I can’t remember why we moved from Cavell Street, though I’m sure it has something to do with the fact we were living on the opposite side of town to both our high school and the USQ campus. We went from being a twenty minute walk followed by a twenty minute bus ride away from school, to only being a four minute walk away. And who wouldn’t want to live four minutes walk away from Harristown High School? I mean apart from people who’ve been there.
I JEST. The school was fine. Actually it was kind of progressive for a sport-centric school in a country town. They had a Performing Arts Day, which was exactly like a Sports Day, where students competed to earn points for their house, except instead of basketball and running it was singing and drama and dance and art. None of the other 21 schools I attended from 1986 to 1997 offered such a thing, so props where they’re due. The best part was I actually earned points for my school house for the first time in over five years. Not since the Tin Can Bay State School Swimming Carnival, when my togs fell down to my knees as I jumped into the water at the start of the 50 metre breaststroke and I had to swim to the bottom of the pool to pull them up again so that nobody would see my tiny butt HOWEVER a bout of gastro that swept through the school had meant there was only one other swimmer in this particular race so technically I still won second place, had I felt such a surge of school spirit.
So the school was fine; it was just a good solid chunk of the students in the school and the school song that sucked. Seriously, it was awful. The first two lines of the song just name the colours of things. Harristown High School’s school song remains the worst song I have ever heard in my entire life, and I say this as someone who at one time owned three different versions of the Macarena on three separate CD singles.
We lived in Canberra Street for twelve months: from July 1997 until July 1998. The story I want to tell about living here is this:
I know this technically means I don’t have a story for this address, but the fact I don’t have a story is a story in itself. This was twelve months of relatively quiet, idyllic nothingness. This was the house I lived in when I graduated from high school: I passed my subjects with walking colours. This was the house I lived in when Aimée moved out and started living independently as an adult, dating a boy from our school she would go on to marry and be with to this very day. This was the house I lived in when we first got the internet (a whopping 40 megabytes of download for only $40 per month!). If you’re a fan of landmark events: it’s the house I was in when Princess Diana died and when Jo Beth Taylor resigned as host of Australia’s Funniest Home Video Show; two events we can all agree have stayed with us. It’s also the house where I started university. And yet? It is only noteworthy for being not at all noteworthy. It was uneventful.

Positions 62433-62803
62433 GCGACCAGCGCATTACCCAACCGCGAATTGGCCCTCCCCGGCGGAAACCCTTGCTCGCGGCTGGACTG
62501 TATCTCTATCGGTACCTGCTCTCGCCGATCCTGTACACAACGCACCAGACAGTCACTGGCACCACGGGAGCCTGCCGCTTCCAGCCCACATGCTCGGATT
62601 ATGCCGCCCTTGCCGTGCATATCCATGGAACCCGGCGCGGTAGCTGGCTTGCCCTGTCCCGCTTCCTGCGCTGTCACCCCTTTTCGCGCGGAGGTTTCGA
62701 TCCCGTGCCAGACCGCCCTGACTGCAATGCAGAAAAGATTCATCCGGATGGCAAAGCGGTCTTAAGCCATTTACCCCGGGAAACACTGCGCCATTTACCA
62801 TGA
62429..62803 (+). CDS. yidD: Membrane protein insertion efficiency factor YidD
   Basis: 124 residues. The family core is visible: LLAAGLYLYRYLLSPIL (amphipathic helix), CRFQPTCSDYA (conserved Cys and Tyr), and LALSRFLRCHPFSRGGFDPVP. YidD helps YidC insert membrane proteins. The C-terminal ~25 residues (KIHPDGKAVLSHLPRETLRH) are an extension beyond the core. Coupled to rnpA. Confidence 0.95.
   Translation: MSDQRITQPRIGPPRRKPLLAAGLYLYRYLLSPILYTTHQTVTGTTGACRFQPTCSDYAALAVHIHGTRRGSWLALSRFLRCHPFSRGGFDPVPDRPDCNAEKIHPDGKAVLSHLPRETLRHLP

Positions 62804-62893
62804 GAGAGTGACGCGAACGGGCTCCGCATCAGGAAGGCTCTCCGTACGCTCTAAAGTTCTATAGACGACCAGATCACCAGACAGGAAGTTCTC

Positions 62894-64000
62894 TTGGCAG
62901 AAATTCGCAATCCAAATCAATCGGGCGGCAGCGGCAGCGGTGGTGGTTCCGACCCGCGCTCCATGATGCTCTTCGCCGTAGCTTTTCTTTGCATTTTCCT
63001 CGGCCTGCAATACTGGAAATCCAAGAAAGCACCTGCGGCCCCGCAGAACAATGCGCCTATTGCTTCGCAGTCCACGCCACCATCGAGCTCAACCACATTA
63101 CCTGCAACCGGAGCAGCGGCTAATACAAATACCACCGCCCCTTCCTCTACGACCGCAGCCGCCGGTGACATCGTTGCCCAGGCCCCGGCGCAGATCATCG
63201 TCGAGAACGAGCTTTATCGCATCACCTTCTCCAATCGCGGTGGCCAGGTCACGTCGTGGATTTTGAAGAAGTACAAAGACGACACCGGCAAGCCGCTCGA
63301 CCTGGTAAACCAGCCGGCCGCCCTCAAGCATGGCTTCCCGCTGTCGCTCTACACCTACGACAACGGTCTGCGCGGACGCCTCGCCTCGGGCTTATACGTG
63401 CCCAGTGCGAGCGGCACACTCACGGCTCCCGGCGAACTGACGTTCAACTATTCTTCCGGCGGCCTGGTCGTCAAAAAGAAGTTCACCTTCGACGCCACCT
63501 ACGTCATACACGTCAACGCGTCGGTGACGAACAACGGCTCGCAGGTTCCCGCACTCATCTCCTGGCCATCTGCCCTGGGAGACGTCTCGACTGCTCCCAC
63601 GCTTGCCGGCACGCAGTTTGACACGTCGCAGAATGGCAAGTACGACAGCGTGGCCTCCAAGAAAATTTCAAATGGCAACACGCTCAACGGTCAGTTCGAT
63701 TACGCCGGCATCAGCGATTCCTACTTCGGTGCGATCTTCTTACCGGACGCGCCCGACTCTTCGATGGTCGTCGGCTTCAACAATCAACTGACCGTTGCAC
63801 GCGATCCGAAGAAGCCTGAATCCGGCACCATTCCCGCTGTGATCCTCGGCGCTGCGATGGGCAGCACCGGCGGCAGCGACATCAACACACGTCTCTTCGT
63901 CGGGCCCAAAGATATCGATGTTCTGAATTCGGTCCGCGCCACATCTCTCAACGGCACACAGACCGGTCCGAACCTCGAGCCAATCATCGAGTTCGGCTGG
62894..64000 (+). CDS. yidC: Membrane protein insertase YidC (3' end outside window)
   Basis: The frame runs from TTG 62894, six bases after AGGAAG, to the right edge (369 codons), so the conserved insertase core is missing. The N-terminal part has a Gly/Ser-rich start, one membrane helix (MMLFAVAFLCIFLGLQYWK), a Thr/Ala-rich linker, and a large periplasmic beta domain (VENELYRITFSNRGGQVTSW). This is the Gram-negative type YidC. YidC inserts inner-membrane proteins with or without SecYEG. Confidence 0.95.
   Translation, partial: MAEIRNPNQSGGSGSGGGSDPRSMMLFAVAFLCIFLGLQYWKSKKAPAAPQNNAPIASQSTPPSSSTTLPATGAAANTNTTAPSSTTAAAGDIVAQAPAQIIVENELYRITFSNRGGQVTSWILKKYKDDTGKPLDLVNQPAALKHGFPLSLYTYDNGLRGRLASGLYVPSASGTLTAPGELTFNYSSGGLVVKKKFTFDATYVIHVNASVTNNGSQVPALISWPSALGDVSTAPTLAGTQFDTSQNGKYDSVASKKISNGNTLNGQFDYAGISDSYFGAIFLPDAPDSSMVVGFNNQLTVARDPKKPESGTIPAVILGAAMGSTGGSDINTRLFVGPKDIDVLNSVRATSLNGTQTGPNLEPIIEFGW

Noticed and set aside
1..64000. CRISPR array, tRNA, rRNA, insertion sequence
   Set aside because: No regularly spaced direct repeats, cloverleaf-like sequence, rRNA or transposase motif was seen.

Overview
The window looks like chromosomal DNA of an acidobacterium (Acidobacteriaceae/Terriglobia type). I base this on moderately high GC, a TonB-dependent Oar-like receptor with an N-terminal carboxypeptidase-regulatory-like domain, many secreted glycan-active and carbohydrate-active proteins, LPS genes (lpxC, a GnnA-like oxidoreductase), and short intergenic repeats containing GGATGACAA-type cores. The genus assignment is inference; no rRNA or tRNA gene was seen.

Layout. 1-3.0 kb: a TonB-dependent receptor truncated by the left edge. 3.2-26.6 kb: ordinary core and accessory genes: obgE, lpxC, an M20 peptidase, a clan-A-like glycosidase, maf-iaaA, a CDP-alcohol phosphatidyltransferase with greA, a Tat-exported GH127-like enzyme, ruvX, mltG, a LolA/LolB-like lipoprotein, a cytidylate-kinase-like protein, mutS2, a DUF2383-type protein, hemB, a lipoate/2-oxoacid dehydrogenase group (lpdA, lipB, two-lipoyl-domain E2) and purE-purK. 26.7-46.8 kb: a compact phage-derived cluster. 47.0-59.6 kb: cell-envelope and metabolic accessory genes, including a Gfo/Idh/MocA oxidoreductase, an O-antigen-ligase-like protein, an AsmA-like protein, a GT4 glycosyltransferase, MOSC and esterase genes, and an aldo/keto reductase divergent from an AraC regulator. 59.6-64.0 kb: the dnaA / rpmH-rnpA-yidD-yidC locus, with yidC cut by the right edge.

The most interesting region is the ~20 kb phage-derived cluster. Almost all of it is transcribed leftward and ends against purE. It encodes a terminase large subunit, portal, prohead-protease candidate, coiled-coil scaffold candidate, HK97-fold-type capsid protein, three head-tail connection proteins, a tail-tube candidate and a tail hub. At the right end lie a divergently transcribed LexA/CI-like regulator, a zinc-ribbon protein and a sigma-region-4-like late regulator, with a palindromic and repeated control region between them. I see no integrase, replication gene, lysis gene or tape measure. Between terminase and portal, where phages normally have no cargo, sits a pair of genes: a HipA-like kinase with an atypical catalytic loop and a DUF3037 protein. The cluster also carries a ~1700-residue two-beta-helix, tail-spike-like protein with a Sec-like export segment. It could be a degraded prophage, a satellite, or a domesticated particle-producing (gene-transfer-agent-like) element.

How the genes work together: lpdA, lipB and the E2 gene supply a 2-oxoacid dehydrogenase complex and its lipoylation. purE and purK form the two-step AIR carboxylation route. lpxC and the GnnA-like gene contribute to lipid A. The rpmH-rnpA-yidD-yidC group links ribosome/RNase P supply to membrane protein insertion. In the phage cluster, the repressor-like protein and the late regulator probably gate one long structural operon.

Look at the house. Small, square, brick. A wee fence. Palm trees. There was a decorative butterfly on the external wall, for heaven’s sake. I lived in this house, like really lived in this house, like an actual goddamn person. I walked to school/uni, I walked home. I watched Foxtel, and listened to music. I used the internet like a typically sexually confused teenager: typing “man penis” into Alta Vista, waiting 10-12 minutes (33k modem!) and getting disappointed at the results being nothing but medical journal diagrams.
This house was just a house on a street: not on an island with no plumbing in the middle of the ocean, not on the site of an abandoned drive-in, not on a property with untouchable horses, not in a rural cottage (with faux-crystal doorknobs) built by kindly religious zealots. And there was such little drama: no crazy mean teachers with witch tones, no boating accidents, no peckish burglars, no paedophile babysitters, no crazy drunken quasi-stepfathers, no snakes.
(Yes, I know that is a lot of links. Yes, I know I just made the blog equivalent of a clip show.)
If this had been the house I had grown up in…I think I would have been okay with that. I feel like I would have had a grounded, stable upbringing. I could have felt like a regular kid living a regular life. Like a Keaton.
Then again, if I’d grown up like a Keaton, I would most likely have also turned out to be an irretrievable BORE. And the world would have been deprived of the bucket of broken pieces artfully assembled into a human shape that I have become.
So I’m glad we didn’t live there forever. Besides, the place we moved to next? I was so happy to be going there I would have traded in a THOUSAND Keatons for the chance.